3. The suit was contested by the defendant. The defendant admitted that the plaintiff was in need of money for the business of her Dharmaputra. But he denied that the agreement between the parties was really one for advancing a loan on a security furnished in the manner alleged by the plaintiff. The defendant claimed that it was an out and out sale. The defendant no doubt executed an agreement to reconvey the property to the plaintiff on certain terms which the plaintiff never fulfilled.

4. On the pleadings as aforesaid and on the evidence adduced by the parties, the learned Munsif found that even upon the plaintiff's own case and evidence the loan incurred being one to meet the need of her Dharmaputra in carrying on his business in fish was a commercial loan not coming within the purview of the said Act. In holding as such, the learned Munsif overruled a contention put forward on behalf of the plaintiff to the effect that when the plaintiff had not incurred the loan for her own business it cannot be said that the loan was used by the plaintiff for the purpose of anybusiness relating to trade, commerce, industry etc., as proprietor or principal or agent or guarantor. He overruled the said contention by holding that in view of the relationship between the plaintiff and her Dharmaputra Netai either the plaintiff was the actual borrower and Netai was her surety or Netai was the actual borrower and the plaintiff was his surety and in either case according to the learned Munsiff it would come within the definition of commercial loan as in the Act The learned Munsif further found that, in view of the provision of the proviso to Section 58(c) of the T.P. Act, the transaction cannot be held to be a mortgage. The learned Munsif accordingly concluded :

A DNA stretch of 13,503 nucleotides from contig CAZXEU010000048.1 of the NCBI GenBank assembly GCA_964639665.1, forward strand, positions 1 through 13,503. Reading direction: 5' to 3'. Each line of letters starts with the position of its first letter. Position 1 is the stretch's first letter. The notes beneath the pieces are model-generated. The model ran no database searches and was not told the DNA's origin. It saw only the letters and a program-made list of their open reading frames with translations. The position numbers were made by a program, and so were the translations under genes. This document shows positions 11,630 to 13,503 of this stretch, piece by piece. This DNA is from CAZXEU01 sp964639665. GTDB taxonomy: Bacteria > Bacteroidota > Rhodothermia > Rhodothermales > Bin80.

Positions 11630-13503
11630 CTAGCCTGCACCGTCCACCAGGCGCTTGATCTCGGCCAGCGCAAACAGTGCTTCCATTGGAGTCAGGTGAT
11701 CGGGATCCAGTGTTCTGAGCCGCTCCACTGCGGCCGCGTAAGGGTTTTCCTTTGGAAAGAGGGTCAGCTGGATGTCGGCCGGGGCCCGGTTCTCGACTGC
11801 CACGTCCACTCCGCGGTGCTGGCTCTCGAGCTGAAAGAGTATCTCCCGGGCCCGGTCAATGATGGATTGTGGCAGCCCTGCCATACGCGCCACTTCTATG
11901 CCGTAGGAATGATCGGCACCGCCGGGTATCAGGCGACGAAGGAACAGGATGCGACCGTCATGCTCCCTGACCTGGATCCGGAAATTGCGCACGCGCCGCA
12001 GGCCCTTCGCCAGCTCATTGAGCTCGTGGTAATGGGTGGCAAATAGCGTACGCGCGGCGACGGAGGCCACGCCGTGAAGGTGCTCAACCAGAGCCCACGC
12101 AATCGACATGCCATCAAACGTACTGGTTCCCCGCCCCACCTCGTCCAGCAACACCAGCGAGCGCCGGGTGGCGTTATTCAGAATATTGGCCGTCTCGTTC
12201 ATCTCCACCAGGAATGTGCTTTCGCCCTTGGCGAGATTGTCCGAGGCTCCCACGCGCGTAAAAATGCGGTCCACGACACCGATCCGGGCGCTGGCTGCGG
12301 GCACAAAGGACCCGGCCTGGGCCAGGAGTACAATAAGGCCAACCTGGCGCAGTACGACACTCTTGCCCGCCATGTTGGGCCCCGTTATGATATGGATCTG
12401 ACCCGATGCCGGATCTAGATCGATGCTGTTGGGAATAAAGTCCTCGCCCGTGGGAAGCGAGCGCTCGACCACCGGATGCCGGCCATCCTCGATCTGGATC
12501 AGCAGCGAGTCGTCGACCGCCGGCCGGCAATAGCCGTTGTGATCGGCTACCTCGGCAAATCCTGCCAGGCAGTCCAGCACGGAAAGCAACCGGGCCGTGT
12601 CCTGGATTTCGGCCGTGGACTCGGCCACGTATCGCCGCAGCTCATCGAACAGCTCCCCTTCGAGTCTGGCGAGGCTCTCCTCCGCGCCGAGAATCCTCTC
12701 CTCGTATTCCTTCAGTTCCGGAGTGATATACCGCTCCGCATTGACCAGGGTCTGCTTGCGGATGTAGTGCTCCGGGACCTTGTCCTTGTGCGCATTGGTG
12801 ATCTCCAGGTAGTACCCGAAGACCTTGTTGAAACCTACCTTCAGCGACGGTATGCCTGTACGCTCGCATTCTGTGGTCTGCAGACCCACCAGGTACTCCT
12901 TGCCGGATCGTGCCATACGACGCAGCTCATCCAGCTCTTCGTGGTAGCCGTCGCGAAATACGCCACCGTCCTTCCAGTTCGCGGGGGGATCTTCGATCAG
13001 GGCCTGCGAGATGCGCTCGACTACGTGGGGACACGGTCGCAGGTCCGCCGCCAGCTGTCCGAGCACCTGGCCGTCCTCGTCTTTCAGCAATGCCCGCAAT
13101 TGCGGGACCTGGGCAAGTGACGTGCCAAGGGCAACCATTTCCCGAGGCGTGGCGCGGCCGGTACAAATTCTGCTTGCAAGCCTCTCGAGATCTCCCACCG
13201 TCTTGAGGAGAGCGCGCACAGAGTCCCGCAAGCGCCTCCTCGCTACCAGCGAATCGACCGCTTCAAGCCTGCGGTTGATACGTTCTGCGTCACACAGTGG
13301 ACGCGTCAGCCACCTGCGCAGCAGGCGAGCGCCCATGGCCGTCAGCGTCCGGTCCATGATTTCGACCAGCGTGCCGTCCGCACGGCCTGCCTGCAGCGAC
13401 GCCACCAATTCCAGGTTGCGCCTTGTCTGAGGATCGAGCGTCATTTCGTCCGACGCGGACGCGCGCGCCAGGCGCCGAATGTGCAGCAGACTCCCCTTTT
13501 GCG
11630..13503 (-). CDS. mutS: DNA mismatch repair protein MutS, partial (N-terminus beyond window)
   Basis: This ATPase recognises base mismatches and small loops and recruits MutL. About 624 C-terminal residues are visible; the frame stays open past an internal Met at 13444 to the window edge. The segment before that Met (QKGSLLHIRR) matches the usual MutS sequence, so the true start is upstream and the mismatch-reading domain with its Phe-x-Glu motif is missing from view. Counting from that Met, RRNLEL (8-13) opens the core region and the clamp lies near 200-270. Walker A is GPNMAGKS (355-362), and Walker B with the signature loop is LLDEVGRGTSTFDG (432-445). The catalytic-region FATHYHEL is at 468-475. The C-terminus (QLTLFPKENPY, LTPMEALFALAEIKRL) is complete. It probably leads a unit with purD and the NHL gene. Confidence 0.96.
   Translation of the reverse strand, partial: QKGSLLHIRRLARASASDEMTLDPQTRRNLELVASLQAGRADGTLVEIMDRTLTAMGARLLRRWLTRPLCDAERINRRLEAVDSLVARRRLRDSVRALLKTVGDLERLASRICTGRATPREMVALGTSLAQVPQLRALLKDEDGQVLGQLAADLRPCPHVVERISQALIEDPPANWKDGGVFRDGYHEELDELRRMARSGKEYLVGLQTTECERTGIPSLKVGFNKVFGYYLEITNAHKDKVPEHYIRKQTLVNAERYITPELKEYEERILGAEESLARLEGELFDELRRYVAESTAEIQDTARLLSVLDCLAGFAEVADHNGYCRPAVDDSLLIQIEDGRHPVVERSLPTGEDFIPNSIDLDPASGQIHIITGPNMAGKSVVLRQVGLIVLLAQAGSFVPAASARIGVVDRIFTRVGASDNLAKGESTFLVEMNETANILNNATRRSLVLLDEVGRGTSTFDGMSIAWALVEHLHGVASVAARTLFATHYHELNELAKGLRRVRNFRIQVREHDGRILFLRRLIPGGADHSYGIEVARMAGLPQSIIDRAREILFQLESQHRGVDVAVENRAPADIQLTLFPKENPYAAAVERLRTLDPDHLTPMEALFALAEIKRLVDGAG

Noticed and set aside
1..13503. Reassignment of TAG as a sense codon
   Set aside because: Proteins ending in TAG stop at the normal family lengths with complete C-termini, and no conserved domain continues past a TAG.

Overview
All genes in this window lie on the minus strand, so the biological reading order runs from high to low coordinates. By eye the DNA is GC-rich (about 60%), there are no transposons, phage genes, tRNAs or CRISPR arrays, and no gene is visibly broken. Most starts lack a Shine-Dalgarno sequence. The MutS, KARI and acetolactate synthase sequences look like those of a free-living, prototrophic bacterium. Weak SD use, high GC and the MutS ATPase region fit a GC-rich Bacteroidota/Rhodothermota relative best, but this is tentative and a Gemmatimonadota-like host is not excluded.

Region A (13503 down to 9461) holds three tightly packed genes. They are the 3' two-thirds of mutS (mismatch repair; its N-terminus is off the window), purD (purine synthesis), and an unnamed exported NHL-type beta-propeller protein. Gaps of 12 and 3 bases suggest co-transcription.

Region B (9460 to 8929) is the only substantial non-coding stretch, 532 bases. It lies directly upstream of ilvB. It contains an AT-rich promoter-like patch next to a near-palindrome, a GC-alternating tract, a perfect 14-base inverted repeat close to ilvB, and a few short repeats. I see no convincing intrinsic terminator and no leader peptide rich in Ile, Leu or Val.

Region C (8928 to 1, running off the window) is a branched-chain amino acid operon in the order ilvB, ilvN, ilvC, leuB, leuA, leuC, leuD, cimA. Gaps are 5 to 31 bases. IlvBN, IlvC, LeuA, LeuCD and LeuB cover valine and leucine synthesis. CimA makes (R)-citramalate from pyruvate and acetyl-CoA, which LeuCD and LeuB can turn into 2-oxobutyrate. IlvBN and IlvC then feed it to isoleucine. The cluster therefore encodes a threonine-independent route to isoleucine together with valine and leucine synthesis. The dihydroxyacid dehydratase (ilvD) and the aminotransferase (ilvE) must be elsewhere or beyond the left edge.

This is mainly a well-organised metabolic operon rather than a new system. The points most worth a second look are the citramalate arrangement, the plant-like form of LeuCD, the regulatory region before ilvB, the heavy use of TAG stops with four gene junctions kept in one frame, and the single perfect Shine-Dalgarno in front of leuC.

'So the relief for declaration that the transaction was a mortgage or a mortgage by conditional sale is not maintainable in this suit. So, also the reliefs prayed for under Section 36 of the Bengal Money Lenders Act for reopening of the transaction and for relieving the plaintiff of all liabilities in excess of the limits specified in Section 30 are not maintainable.'

On the conclusion as aforesaid, instead of dismissing the suit the learned Munsif proceeded to consider whether the transaction between the parties would still amount to a loan in substance or not, Proceeding as such relying on certain surrounding circumstances, namely, that all the documents were executed on the same date, that the plaintiff continued to remain in possession, that the lease in favour of Netai was for the same period as specified in the deed for reconveyance and that the defendant took no steps to have her name mutated in the municipal records, concluded that the transaction between the parties was really a loan In that view after obtaining necessary court-fees from the plaintiff for a suit for declaration the learned Munsif passed a decree declaring the transaction to constitute a loan transaction.